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Review Archives (All Reviews)

You are currently looking through all reviews for games that are available on every platform the site currently covers. Below, you will find reviews written by all eligible authors and sorted according to date of submission, with the newest content displaying first. As many as 20 results will display per page. If you would like to try a search with different parameters, specify them below and submit a new search.

Available Reviews
Front Mission Evolved (Xbox 360)

Front Mission Evolved review (X360)

Reviewed on November 04, 2011

With Front Mission Evolved, Square-Enix and Double Helix take virtually all of the strategy out of the title and leave us with a clunky third-person shooter with an uninspired terrorism plot featuring shallow, one-dimensional characters.
overdrive's avatar
Daytona USA (Xbox 360)

Daytona USA review (X360)

Reviewed on November 04, 2011

Daytona USA was an experience. And it’s the sort of experience that can never be brought home. Sure, we can search online for seven like-minded old school players to have a go, but that doesn’t come close. What might have come close, would be local multiplayer, so that at least you could invite friends over and split-screen race to your hearts’ content. Guess what? Local multiplayer is not available. Oops.
Masters's avatar
Serious Sam: The Random Encounter (PC)

Serious Sam: The Random Encounter review (PC)

Reviewed on November 03, 2011

The Random Encounter ends almost as fast as it begins, but your five bucks get you a punchy, colorful, and vivid throwback to the heyday of the RPG, mashed up with all the violent insanity of Serious Sam. Fans who need their next fix would do well to check out the previous indie offering Double D in addition to this quickie, simply to serve as a great palate cleanser before jumping right back into the hotbed of ravenous monsters that is the Serious Sam universe. The Random Encounter is short, sweet, and certainly a breath of fresh air for what is quickly becoming a stagnant genre.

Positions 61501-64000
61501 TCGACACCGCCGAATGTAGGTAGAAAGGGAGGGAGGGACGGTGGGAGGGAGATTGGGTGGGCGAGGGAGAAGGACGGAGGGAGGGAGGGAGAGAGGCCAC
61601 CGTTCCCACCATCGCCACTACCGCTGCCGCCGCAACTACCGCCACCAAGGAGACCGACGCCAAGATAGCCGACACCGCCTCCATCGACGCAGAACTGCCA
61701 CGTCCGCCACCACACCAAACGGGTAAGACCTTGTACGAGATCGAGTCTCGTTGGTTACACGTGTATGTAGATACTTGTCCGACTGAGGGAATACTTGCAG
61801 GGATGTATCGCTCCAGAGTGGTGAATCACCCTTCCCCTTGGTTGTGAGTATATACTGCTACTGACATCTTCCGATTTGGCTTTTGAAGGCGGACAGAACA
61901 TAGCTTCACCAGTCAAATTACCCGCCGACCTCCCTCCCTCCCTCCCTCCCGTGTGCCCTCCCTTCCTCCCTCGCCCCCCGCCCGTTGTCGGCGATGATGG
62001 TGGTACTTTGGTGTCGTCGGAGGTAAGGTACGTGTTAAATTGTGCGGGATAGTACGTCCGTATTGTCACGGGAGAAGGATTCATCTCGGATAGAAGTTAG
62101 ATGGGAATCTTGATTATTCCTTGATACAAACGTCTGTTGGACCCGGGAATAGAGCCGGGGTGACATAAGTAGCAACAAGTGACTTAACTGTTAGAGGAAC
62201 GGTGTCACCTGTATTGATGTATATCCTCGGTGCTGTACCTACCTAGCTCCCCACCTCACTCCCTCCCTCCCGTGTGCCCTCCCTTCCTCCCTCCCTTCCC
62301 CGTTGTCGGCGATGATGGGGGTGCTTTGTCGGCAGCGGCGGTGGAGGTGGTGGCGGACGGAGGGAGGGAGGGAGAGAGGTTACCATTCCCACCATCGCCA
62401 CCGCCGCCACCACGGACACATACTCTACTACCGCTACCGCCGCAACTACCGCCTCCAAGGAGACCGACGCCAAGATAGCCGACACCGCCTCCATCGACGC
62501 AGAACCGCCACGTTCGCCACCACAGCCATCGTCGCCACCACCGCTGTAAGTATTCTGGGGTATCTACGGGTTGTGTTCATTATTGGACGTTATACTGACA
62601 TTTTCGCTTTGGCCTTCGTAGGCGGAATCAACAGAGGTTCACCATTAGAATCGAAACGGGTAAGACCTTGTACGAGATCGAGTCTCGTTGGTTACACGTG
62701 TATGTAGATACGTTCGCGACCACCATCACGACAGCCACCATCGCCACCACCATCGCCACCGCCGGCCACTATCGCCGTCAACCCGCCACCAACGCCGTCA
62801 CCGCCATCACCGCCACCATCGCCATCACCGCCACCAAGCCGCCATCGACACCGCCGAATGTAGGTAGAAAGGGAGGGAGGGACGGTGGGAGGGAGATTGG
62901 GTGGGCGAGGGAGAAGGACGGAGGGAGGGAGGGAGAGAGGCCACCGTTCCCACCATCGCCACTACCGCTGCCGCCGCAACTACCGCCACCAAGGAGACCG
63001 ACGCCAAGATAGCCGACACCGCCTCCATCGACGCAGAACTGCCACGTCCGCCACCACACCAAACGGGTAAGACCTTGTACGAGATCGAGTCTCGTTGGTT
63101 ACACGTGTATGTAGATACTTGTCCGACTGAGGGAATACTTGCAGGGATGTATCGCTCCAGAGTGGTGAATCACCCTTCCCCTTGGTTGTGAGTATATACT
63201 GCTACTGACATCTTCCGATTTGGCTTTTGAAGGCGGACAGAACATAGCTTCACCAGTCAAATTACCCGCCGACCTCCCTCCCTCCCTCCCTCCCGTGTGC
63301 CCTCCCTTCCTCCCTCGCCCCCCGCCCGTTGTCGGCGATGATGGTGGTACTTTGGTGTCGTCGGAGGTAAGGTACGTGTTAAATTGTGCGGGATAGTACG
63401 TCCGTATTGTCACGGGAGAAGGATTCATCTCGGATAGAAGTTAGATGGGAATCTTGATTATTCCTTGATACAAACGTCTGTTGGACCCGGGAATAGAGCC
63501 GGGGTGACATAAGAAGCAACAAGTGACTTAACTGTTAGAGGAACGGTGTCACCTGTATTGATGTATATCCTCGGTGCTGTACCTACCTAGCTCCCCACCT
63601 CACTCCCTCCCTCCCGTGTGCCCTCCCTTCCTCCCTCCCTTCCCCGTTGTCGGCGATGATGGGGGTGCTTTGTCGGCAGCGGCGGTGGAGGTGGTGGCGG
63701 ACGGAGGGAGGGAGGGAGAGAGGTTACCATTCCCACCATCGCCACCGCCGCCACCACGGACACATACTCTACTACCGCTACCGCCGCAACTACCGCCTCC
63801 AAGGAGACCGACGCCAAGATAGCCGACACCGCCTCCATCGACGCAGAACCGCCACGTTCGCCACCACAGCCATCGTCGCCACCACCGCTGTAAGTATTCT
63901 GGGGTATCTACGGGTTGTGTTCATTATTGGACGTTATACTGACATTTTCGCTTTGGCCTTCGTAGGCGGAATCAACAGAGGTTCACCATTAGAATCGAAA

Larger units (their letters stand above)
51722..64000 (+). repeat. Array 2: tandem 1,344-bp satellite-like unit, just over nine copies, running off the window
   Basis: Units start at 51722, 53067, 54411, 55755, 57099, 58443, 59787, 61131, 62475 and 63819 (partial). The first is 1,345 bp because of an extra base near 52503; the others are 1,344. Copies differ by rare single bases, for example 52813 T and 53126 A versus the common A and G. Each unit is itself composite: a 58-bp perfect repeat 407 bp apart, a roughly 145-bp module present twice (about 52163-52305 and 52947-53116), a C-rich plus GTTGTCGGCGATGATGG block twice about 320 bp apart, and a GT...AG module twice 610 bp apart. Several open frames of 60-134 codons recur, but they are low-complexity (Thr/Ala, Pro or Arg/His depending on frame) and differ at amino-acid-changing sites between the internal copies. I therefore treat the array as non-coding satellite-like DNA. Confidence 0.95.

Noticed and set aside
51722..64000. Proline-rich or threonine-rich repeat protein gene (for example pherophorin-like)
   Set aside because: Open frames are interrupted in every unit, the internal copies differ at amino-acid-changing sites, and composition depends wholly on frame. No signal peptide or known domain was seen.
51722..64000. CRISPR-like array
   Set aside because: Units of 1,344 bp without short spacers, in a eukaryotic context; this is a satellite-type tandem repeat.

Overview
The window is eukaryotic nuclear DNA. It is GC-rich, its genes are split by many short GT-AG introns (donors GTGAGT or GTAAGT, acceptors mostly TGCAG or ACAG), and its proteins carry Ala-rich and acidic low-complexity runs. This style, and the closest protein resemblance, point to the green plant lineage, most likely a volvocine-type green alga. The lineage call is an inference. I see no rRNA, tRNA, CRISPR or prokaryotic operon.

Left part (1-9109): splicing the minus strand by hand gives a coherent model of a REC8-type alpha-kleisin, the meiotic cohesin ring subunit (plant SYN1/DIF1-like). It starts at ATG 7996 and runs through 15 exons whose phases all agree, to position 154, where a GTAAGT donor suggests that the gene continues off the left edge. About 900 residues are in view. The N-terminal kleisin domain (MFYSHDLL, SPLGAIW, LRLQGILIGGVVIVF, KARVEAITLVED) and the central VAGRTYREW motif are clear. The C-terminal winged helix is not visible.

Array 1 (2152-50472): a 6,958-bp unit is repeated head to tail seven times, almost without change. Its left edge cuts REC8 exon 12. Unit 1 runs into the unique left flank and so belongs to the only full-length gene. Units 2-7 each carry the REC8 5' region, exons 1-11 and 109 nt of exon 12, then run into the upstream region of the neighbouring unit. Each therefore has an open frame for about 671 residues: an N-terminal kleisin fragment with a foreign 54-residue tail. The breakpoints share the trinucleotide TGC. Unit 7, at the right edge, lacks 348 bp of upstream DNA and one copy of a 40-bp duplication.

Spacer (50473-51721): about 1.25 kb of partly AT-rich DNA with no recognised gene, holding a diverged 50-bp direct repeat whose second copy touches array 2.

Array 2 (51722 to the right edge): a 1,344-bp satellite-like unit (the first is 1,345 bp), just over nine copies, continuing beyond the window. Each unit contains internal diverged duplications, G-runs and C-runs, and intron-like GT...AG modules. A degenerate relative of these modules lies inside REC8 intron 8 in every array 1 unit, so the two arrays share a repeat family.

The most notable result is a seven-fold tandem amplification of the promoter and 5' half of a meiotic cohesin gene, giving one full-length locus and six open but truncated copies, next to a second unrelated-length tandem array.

MolotovCupcake's avatar
Metroid: Other M (Wii)

Metroid: Other M review (WII)

Reviewed on November 02, 2011

That's the problem with Metroid: Other M. It's a game that clearly understands what makes a Metroid experience great, so every time it chooses not to use that knowledge I'm left scratching my head and asking "why?"
zippdementia's avatar
Kingdom Hearts: Birth by Sleep (PSP)

Kingdom Hearts: Birth by Sleep review (PSP)

Reviewed on November 02, 2011

In all areas, Kingdom Hearts: Birth by Sleep is a nice break from the traditional RPG experience. The story is engaging, the combat is fast-paced and the gimmicks work. The biggest indicator of its success, though, is the fact that I was captivated throughout three playthroughs. Never once did I feel like I’d “been there and done that.” That alone is worth a recommendation.
zippdementia's avatar
Fallout 3 (PlayStation 3)

Fallout 3 review (PS3)

Reviewed on November 02, 2011

More than two years after its release, Fallout 3 remains as flawed as it is fun.
zippdementia's avatar
Uncharted 3: Drake's Deception (PlayStation 3)

Uncharted 3: Drake's Deception review (PS3)

Reviewed on November 01, 2011

Uncharted 3 is mostly filler without gameplay. It's the modern equivalent of those full motion video games folks made back in the 90s when new CD-ROMs afforded all that storage space. So developers shot video footage, grafted it onto various games (usually puzzle collections), and a genre was born. Who cares whether there was an actual game in there?
tomchick's avatar
Kirby's Return to Dream Land (Wii)

Kirby's Return to Dream Land review (WII)

Reviewed on November 01, 2011

Levels are built more like playgrounds than obstacles. You’ll hop along hills, dodge slow-moving arrow projectiles and knights who wield swords that could easily have been drawn with Crayons. Kirby’s Return to Dream Land is comfort food for gamers and you won’t want to stop eating anytime soon.
honestgamer's avatar
Dragon Age 2 (PC)

Dragon Age 2 review (PC)

Reviewed on October 31, 2011

There have been complaints, and will be many more, that Dragon Age II is appealing for a more mainstream audience by removing all the fiddling of its predecessor, but I don’t think this is a fair accusation. There is very little that you could do before which is no longer possible. The difference is that the extraneous elements have been stripped away, giving the action space to breathe.
Lewis's avatar
Deathsmiles (Xbox 360)

Deathsmiles review (X360)

Reviewed on October 29, 2011

Instead, you control underage goth girls with magical powers, tasked with stopping a demonic invasion on the verge of All-Hallows-Eve, ignited by a man obsessed with creating a portal back to the real world. Ye... it's not as creepy as it sounds.
pickhut's avatar
Batman: Arkham City (Xbox 360)

Batman: Arkham City review (X360)

Reviewed on October 29, 2011